‘I’m lucky in that so many staff members are “home-grown”. Some were past pupils as primary school children. Lauren Murphy, my Year 5 teacher, was in my very first class in 2000. Lauren has grown from being a conscientious eight-year-old into an outstanding teacher. She has given back tenfold to the children in her care. She along with all members of staff are beacons – our children simply gravitate towards them.’
‘Battled and blossomed’
If her staff shine brightly, Claire is the lodestar. It was she who oversaw the move to the new building into which teachers and pupils stepped for the first time in January. A special moment for a school ‘that has battled against the odds and blossomed’. It is a school, moreover, that is proudly Catholic. She smiles as she reveals how the fundraising that enabled her to afford a newly made cross for each classroom even became a family affair. ‘My parents [Kevin and Christine Knox] paid for a cross for the school so it was very much a wider school community approach in ensuring that we had our faith displayed. I brought my little boy into school and when he walked in he said, “Wow Mummy, your school is a church school!” As soon as you walk in, you know.’
Her boy, four-year-old Harry, is the focus of life away from school together with husband Steven. ‘At home our son doesn’t see us working. We make sure family time is sacrosanct.’ For the St Anthony of Padua parishioner, meanwhile, time to herself is often spent pounding the streets of south Liverpool. ‘I’ve taken up running more recently in an attempt to clear my mind in preparation for the next working day and the challenges it may bring. It’s about looking after the whole you. I run five days a week, 5K a day, Sunday to Thursday. After story time with my little one, that’s where I get my head space.’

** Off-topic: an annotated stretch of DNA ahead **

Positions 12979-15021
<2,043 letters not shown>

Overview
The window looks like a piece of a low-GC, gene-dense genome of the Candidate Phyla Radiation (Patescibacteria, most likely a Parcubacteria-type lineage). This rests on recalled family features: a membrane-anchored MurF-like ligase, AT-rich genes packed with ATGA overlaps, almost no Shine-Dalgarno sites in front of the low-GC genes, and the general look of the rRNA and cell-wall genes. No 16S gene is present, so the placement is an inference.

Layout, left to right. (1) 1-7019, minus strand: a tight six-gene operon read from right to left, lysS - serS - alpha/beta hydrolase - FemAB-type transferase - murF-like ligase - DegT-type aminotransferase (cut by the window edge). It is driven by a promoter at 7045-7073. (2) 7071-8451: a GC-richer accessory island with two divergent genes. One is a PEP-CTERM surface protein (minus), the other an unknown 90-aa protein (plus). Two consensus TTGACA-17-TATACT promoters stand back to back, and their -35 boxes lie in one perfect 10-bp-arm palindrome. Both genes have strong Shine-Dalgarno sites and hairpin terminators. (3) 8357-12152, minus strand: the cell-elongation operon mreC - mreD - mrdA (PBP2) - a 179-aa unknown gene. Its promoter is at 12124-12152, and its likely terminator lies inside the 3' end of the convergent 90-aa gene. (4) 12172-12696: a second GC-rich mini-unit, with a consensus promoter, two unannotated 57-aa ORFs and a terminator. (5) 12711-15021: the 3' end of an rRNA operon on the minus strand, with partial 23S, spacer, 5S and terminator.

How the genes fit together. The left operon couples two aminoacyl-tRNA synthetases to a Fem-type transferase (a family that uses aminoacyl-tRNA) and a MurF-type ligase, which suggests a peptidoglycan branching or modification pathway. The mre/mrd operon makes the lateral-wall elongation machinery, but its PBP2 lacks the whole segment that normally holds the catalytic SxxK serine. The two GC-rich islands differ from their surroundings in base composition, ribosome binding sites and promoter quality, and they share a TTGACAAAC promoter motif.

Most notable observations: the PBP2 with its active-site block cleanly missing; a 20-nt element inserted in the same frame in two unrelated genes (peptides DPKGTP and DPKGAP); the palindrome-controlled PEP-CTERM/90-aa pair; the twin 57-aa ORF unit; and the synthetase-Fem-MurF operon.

All the more important now that she is a head teacher. Yet she would not have it any other way. She reflects: ‘When we built the school and I became aware that the headship was to be advertised it was at that point that I thought, “How can we invest so much time and energy in making our school so perfect and then give it to somebody else?”.’